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Misunderstood, misquoted or mistake?
Oxford evolutionary biologist Richard Dawkins has incurred the wrath of thousands with his Twitter comments on Down’s syndrome. Was he really saying what people read? Or was this a case of comments taken out of context?
The social media came alight last week with the fury over comments made by a British academic concerning the right to abortion. Prompted by a case from Ireland, he opined that the refusal to allow termination was a reflection on the uncivilized nature of that country and of the Roman Catholic Church. This led to responses concerning the number of terminations of babies diagnosed with Down’s syndrome and querying whether or not Dawkins felt this was ‘civilised’. Dawkins response was unequivocal; it would be immoral to bring a child with Down’s syndrome into the world if you had the choice.
Cue the Twitter outcry and the indignation and bile of people incensed by both his opinion and the way he chose to frame it.
Dawkins – who is he?
Richard Dawkins is a prominent academic whose writings on genetics and ethnology have given him the nickname of ‘Darwin’s Rottweiler’. Dawkins is famously atheist and humanist, described as ‘the catalyst that galvanizes’ the movement of secularism. He certainly has a movie-star aura around him with numerous high profile media followers and a foundation set up to promote the removal of the influence of religion and de-stigmatize atheism from science, education and public policy.
He is also no stranger to controversy and is a skilled user of social media to raise his profile and that of his foundation.
Did he really mean it?
The comments that drew such furious responses last week were his own and unadulterated. Twitter does have the benefit of presenting the comments of the writer in all their nakedness; the lack of scope to expound is a consequence of the 140-character limit to each tweet. Therefore, what you put down is open to interpretation by the reader but is EXACTLY what you wrote, unlike sound bites to other media that can be manipulated, edited and altered.
So yes, he said it. Did he mean it? Well the backlash from his original tweet drew an apology from him days later, explaining that he was merely expounding his ‘pro-choice stance’ He wrote: "If your morality is based, as mine is, on a desire to increase the sum of happiness and reduce suffering, the decision to deliberately give birth to a Down's baby, when you have the choice to abort it early in the pregnancy, might actually be immoral from the point of view of the child's own welfare."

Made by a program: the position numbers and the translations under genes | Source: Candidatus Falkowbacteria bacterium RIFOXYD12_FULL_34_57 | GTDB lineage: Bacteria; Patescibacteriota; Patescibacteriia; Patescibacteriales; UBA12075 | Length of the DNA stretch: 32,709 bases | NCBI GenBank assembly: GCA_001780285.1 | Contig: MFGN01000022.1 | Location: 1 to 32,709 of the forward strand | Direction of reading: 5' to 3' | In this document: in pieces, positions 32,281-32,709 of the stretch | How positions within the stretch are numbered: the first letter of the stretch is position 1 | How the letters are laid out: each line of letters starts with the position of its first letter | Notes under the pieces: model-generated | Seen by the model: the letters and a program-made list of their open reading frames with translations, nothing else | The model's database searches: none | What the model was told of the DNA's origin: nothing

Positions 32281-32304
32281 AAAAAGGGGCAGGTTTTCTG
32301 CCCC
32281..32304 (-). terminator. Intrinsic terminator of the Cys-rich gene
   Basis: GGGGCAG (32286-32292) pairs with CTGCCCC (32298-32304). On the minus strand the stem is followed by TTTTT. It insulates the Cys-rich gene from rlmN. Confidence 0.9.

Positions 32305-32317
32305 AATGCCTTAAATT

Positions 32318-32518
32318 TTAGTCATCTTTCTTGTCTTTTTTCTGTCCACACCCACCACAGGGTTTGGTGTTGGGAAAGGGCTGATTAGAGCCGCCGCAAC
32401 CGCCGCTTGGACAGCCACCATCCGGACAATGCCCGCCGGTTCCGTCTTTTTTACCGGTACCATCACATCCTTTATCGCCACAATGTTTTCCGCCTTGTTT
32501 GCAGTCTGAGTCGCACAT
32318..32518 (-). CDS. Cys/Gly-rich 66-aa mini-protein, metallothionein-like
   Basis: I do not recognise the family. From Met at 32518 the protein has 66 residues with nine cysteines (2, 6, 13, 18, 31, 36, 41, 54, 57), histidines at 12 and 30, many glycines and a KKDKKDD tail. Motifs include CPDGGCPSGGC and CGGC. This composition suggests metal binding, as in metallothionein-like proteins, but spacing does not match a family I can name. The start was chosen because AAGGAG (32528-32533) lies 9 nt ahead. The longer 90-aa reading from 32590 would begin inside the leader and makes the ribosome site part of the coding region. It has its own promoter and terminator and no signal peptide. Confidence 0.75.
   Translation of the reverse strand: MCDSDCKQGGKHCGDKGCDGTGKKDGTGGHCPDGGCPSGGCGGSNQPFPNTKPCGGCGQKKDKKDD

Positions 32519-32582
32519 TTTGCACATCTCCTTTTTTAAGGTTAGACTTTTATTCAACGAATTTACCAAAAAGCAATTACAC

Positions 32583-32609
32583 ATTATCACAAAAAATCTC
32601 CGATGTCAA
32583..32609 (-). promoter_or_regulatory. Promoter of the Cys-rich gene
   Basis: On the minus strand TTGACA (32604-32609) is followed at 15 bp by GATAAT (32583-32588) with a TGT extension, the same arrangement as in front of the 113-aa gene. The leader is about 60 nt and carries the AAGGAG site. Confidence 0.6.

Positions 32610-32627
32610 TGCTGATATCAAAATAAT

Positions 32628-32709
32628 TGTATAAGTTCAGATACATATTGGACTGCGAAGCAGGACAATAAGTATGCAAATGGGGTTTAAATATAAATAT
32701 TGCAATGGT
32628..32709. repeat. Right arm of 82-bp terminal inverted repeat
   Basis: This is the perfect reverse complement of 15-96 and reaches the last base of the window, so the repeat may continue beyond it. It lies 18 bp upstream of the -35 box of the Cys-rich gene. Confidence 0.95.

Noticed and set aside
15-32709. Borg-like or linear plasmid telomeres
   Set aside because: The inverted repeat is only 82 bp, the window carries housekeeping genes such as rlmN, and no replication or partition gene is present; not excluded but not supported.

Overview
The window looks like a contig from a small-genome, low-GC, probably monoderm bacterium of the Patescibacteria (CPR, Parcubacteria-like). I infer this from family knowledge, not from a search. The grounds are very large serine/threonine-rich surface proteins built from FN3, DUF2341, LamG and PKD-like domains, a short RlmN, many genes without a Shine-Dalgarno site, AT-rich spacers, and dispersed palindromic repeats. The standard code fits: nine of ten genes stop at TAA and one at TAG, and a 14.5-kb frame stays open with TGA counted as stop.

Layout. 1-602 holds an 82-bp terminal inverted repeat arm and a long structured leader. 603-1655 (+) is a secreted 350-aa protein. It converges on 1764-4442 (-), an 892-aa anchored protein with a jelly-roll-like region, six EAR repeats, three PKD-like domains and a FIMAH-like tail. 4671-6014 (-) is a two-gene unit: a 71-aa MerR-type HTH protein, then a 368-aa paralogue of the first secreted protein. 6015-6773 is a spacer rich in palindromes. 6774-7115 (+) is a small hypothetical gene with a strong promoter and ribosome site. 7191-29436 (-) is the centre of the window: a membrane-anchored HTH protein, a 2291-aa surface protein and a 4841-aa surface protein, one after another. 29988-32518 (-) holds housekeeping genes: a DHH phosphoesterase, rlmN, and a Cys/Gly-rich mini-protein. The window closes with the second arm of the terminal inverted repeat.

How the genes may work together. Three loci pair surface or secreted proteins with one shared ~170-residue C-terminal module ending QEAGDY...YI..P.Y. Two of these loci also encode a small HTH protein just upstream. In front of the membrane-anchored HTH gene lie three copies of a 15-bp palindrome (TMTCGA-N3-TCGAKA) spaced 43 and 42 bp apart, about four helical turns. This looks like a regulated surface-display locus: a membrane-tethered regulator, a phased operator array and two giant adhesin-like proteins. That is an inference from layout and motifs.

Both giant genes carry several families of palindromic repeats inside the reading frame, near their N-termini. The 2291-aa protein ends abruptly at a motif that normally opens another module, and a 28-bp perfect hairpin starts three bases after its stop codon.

He went on to say that he had not expected his millions of followers to see the comments, just those who were following the correspondence between him and the woman posing the original question. This seems rather a naïve view from one so skilled in the use of media to promote his ideas. So yes, he meant it too.
Perhaps Richard Dawkins should have employed the tactic of ‘save draft and consider before publishing’ but, of course, that is the beauty and the curse of Twitter. The responses to his comments across the web have done much to illustrate the positive, inspiring and wonderful lives of people with Down’s syndrome and their friends and family who posted in reply.
Whatever your view and opinion of the man and his message, some good publicity has resulted from his courting of infamy.
Ginny Tyler – QCS Learning Disability " href="http://www.ukqcs.co.uk/cqc/learning-disability/" target="_new" data-tooltip="Learning disabilities have an impact on a service user’s everyday life, which in turns places specific demands on providers of care who specialise in services that offer support to those with learning disabilities. Everything from arranging a visit to a shop, to going on a bus, to meeting someone new, can for some be a profoundly difficult undertaking, so appropriately qualified care providers are on hand to offer their expertise and guidance to make the lives of their service users that much more simpler and enjoyable.<br /><br />Learning disabilities are a broad spectrum and include Down’s Syndrome, Autism, Aspergers Syndrome, Fragile X Syndrome and many more. It is distinct from learning difficulties, such as dyslexia, which do not impact upon intellect. With the right care and management people with learning disabilities can still lead normal lives. Profound and Multiple Learning Disabilities (PMLD) present even greater challenges to the care service, but there are many services throughout the UK equipped to deal with even the most significant of learning disabilities.">Learning Disability Expert Contributor